Sixes, a quick way to a deep six

from the interwebs

Is there anything worse than working “sixes”? I would submit
that there is not.

“Sixes” is a watch standing routine common to Canada. It is
a brutal watch system where two people share the oversight responsibility
amongst themselves, in particular on smaller vessels, like tugs. In the engine
room the Chief Engineer stands the 6-12 watch, while the Second Engineer stands
the 12-6 watch. These watches last the length of the time on board, which in my
particular case, now is targeted to six weeks.
Typically, larger vessels have a 4 hrs on 8 hrs off watch
routine, where three engineer manned the engine room, with a Chief Engineer
usually doing “day work”. Although you still need a second nap while working 4
on 8 off, it offers a bit more flexibility in your rest patterns. The down side
to 4 on 8 off is also a higher rate of overtime, spent doing additional
maintenance and such.
from the interwebs
Some people, principally the Canadian Coast Guard (CCG), do
twelve hours days, but they do it in a straight time, 12 to 12. Although this
presents its own challenges, it is actually a better watch system for twelve
hours days. Your rest is unbroken, less time is wasted in “preparatory
routines”, and meals end up on watch. However the CCG also has more crew in the
engine room.
Working sixes are usually grueling as the opportunities for
rest are so tight. Spend a little too much time working, reading, or watching
TV and your next couple of days drag on, as your body deals with the fatigue.  
Rest time is taken up by waking / falling asleep routines,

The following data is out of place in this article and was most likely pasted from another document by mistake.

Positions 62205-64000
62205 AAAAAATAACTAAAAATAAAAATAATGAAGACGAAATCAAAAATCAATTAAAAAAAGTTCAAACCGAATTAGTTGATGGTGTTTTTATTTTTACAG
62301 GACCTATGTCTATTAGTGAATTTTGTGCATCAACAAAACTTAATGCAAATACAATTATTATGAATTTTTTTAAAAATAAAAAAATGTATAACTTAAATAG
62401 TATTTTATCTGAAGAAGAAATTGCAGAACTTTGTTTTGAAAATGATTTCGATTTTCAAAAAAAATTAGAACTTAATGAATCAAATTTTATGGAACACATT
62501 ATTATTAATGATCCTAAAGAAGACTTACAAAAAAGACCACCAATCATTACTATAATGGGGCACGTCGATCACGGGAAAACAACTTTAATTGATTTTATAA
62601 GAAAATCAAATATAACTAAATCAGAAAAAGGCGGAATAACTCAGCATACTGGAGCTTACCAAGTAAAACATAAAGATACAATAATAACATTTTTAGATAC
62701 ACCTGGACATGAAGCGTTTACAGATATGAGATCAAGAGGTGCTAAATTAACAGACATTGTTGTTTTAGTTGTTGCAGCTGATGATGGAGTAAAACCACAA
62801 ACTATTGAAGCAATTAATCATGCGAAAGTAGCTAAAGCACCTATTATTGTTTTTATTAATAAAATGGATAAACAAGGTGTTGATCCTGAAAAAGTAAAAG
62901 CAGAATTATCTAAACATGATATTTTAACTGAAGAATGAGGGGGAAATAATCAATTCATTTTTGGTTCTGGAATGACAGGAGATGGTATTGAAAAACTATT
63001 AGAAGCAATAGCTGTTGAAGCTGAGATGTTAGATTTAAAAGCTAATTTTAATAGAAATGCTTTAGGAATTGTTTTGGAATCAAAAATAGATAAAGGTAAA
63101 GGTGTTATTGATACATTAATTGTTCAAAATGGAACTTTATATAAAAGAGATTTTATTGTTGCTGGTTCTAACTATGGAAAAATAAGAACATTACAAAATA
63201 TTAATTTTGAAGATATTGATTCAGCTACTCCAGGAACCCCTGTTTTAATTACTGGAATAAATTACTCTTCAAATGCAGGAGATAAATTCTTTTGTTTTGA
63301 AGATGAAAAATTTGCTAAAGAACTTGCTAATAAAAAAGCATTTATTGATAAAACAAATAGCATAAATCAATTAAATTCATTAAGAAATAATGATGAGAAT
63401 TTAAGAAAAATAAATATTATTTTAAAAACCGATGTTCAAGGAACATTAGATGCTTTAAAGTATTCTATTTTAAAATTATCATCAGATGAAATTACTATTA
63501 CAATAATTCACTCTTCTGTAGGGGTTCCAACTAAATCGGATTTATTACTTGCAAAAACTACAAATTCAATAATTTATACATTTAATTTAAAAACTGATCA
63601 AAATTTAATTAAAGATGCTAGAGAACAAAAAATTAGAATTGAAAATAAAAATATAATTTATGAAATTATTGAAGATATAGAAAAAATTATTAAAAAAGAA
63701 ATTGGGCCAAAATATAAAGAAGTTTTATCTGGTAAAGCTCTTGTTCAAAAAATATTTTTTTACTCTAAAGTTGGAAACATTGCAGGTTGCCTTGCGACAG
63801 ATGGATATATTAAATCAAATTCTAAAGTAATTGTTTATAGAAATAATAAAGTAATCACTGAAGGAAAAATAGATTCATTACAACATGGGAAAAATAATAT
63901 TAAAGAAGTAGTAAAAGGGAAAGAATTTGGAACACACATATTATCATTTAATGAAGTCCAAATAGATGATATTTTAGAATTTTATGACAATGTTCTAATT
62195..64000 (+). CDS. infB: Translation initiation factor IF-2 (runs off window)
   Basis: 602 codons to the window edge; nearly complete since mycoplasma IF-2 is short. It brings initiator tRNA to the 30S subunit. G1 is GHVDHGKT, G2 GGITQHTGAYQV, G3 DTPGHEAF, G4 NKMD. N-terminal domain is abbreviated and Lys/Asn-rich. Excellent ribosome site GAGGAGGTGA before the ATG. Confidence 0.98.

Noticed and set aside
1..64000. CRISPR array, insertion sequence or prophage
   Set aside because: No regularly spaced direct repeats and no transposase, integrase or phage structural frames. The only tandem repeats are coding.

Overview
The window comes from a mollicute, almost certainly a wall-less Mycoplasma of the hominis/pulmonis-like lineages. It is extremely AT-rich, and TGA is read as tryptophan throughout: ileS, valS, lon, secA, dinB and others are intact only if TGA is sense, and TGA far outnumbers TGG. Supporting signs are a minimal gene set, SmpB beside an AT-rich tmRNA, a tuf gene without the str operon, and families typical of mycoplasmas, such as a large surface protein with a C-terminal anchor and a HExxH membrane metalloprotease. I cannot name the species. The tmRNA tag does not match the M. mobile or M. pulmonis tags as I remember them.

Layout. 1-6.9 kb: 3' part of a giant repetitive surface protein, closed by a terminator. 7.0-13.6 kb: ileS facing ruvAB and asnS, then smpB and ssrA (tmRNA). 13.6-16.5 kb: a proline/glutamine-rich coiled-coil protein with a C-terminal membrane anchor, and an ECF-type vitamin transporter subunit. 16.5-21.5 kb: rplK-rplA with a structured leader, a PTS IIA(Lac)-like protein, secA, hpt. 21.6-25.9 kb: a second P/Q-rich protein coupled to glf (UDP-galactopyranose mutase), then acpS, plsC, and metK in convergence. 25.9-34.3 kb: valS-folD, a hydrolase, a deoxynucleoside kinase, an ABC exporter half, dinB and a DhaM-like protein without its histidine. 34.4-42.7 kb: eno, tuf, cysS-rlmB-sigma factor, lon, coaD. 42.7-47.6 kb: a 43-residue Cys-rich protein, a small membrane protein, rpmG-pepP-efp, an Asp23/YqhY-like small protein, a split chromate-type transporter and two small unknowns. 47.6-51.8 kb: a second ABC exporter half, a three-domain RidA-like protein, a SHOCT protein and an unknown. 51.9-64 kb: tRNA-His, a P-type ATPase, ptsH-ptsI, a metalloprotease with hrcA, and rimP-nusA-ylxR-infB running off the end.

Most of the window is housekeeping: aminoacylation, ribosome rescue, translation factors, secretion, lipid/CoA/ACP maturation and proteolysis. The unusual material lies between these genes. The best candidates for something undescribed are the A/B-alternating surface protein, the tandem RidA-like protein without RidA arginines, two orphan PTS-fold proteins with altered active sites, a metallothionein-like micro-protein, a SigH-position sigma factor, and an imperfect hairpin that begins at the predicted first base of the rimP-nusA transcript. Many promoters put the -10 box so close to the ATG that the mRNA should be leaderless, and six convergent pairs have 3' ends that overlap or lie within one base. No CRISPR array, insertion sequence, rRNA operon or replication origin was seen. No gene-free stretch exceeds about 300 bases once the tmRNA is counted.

watch handover, meals, throw in some paperwork or a phone call. Your actual
effective rest opportunity is reduced to about 4 hrs per off-watch. In
addition, your time off watch is never really time-off on a small ship, as all
its operations are felt throughout, and impact your rest quality. “Sixes”
result in a very regimented day and a very tiring contract.
from the interwebs
Fatigue builds pretty quick with sixes, and within two weeks,
any minutes of lost sleep are easily noticed. One good side of fatigue, it
forces you to “sleep on command”. Within minutes of hitting the pillow, you are
in deep sleep mode. This skill is generally found to be quite frustrating by
partners ashore.

My spouse is envious of my ability to fall asleep within
second of having an interactive conversation with her – literally within 10-30
seconds of saying good night, I will be snoring.

Watch out for fatigue; learn more from Wikipedia.

This article has 5 Comments

  1. I've done 6&6 on freighters and tugs.When something goes wrong its 18 & 6.Tired all the time and in the zone. Many years on the standard 4 & 8 although some companies are pushing a 10 hour day split in watches which messes you up.This year I'm on a small ferry.8 hour days 16 off.I almost don't know what to do with my time,but I do get sleep.Semi retired .Would I pick this to do again?I've never been out of work unless I want to.However I think I should have cleaned myself up way back when and married a rich woman

  2. I am a deck officer on smaller tugs. We operate on a 6&6 for anywhere from 5 day to 3 week stints. I've also spent some time working 4 on, 8 off on a larger vessel. After the first day I start to feel minor fatigue and it progressively gets worse until the end of the trip or the off chance I can get some extra sleep and catch up. I love my job and as far as I'm concerned the fatigue and inability to get a proper sleep on a regular basis are the most challenging/worst aspects.

    I have always wondered what a watch system like 4 on 4 off, 8 on, 8 off, or something similar would be like. The extra time to sleep during your 8 hours off might make all the difference. Has anyone worked a twelve hour day with a watch system other than 12-12 or 6-6? I'd be curious to know how it worked out.

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